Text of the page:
Co-authored by Jonathan Rotenberg

The U.S. District Court for the Northern District of Texas denied defendants’ motion to dismiss plaintiffs’ claims under Sections 14(a), 10(b) and 29(b) of the Securities Exchange Act, and state law violations for insider trading and misappropriation of information.

Plaintiffs, shareholders of Fossil, Inc., sued derivatively on behalf of the corporation, alleging that defendants, current or former directors or officers of the company, backdated stock option grants to themselves, to other top Fossil executives and to Fossil employees. Plaintiffs further alleged that defendants concealed the backdating scheme, and refused to exercise Fossil’s legal rights to compel disgorgement of the wrongly obtained incentive proceeds.

Defendants argued that plaintiffs’ Sections10(b) and 14(a) claims should be dismissed because the complaint failed to meet the heightened pleading requirements set forth in the Private Securities Litigation Reform Act (PSLRA). Defendants argued that plaintiffs’ complaint failed to give rise to strong inferences that defendants acted with at least severe recklessness by approving the backdated options, and thus plaintiff failed to sufficiently plead scienter under Section 10(b). The court rejected defendants’ arguments and found that the complaint contained specific and particularized allegations that each individual defendant knew of the backdating of options as well as false and inflated reports of earnings, and sold company stock without disclosing the materially adverse information.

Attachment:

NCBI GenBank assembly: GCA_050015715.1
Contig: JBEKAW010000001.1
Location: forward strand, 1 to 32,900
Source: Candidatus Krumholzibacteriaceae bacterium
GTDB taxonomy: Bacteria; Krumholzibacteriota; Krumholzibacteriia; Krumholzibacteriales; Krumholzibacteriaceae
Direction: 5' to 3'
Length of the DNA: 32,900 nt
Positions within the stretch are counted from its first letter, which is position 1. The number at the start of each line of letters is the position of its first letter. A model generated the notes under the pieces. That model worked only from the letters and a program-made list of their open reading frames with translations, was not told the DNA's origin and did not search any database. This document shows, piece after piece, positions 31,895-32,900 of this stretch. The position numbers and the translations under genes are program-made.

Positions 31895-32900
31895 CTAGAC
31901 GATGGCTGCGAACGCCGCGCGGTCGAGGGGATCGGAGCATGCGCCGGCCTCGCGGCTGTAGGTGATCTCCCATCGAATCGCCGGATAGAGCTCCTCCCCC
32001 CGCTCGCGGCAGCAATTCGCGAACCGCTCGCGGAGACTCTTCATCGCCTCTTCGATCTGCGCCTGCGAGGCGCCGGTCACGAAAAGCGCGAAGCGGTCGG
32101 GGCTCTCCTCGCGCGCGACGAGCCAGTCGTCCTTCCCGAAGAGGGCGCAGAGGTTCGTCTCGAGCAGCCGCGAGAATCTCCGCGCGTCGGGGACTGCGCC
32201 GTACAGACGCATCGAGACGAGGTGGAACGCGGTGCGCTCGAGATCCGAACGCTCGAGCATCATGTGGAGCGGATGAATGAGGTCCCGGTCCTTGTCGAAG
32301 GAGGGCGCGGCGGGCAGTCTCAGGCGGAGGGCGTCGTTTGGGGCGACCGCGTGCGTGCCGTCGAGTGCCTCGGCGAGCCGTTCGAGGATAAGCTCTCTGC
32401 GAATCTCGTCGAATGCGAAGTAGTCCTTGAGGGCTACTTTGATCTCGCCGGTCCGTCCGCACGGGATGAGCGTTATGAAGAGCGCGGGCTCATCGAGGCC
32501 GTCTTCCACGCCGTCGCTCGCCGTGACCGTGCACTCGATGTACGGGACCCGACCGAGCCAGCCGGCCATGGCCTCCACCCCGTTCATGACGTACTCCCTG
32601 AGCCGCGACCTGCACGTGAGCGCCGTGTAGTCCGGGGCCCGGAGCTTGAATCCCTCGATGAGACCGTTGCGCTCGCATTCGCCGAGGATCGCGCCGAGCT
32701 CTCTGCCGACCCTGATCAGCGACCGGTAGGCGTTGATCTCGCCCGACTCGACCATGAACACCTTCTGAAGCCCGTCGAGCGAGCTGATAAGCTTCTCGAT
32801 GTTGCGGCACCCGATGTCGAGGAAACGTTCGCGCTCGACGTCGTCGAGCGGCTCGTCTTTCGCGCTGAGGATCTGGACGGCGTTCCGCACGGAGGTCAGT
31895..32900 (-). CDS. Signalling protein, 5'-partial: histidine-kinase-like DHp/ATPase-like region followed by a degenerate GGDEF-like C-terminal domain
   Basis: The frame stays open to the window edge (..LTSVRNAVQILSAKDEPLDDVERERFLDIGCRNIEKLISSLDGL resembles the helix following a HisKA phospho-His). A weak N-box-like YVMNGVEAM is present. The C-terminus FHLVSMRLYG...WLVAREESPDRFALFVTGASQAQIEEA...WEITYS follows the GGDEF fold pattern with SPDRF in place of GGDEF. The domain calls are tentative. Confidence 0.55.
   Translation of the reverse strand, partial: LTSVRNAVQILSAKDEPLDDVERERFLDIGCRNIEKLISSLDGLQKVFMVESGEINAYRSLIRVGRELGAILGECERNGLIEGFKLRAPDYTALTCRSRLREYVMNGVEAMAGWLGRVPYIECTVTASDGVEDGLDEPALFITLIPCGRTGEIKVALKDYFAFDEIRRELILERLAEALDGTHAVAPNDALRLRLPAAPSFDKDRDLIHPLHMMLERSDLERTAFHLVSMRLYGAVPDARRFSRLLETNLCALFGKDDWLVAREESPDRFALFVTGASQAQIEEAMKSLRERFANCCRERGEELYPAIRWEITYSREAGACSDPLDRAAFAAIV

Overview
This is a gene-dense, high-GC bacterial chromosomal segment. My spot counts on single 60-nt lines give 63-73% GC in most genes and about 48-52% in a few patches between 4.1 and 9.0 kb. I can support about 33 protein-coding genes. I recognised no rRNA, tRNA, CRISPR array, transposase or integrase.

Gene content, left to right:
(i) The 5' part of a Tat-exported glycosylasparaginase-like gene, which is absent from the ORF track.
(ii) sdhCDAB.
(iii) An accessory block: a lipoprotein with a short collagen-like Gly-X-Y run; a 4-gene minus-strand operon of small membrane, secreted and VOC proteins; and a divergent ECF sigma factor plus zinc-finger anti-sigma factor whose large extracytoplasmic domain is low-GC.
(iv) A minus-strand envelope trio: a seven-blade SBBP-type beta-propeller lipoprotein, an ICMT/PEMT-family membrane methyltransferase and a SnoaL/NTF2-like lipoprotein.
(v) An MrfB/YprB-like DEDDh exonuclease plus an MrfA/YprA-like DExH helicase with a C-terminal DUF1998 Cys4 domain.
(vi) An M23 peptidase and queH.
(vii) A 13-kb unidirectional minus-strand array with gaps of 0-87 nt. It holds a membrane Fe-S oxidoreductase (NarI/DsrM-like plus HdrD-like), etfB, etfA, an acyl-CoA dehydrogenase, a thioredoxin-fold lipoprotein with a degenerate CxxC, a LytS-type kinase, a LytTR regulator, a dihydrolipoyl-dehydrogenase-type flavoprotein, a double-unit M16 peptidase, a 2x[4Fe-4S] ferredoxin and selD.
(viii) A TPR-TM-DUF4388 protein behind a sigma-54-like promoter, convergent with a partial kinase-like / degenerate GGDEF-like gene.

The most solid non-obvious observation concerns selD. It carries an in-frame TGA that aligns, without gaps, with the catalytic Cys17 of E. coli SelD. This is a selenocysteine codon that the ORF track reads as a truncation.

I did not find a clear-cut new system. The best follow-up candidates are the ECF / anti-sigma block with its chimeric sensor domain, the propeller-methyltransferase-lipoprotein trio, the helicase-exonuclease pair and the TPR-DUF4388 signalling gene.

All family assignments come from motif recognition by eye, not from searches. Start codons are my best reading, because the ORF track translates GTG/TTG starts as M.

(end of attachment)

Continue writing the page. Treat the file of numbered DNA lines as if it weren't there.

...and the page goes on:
Defendants also contended that the complaint failed to plead facts that created a strong inference that any defendant acted with negligence by failing to disclose the backdating scheme in the company’s proxy solicitations, and that the Section 14(a) claim must be dismissed. The court concluded that the PSLRA standard was satisfied because the complaint alleged that (1) each defendant signed and approved proxy statements falsely representing that options were granted in accordance with shareholder approved plans, and (2) each defendant was negligent in not knowing the correct and omitted material facts that the options were in fact backdated, because each defendant had previously approved granting millions of backdated options. (In re Fossil, Inc., Derivative Litigation, No. 06-cv-1672, 2010 WL 2102327 (N.D. Tex. May 19, 2010))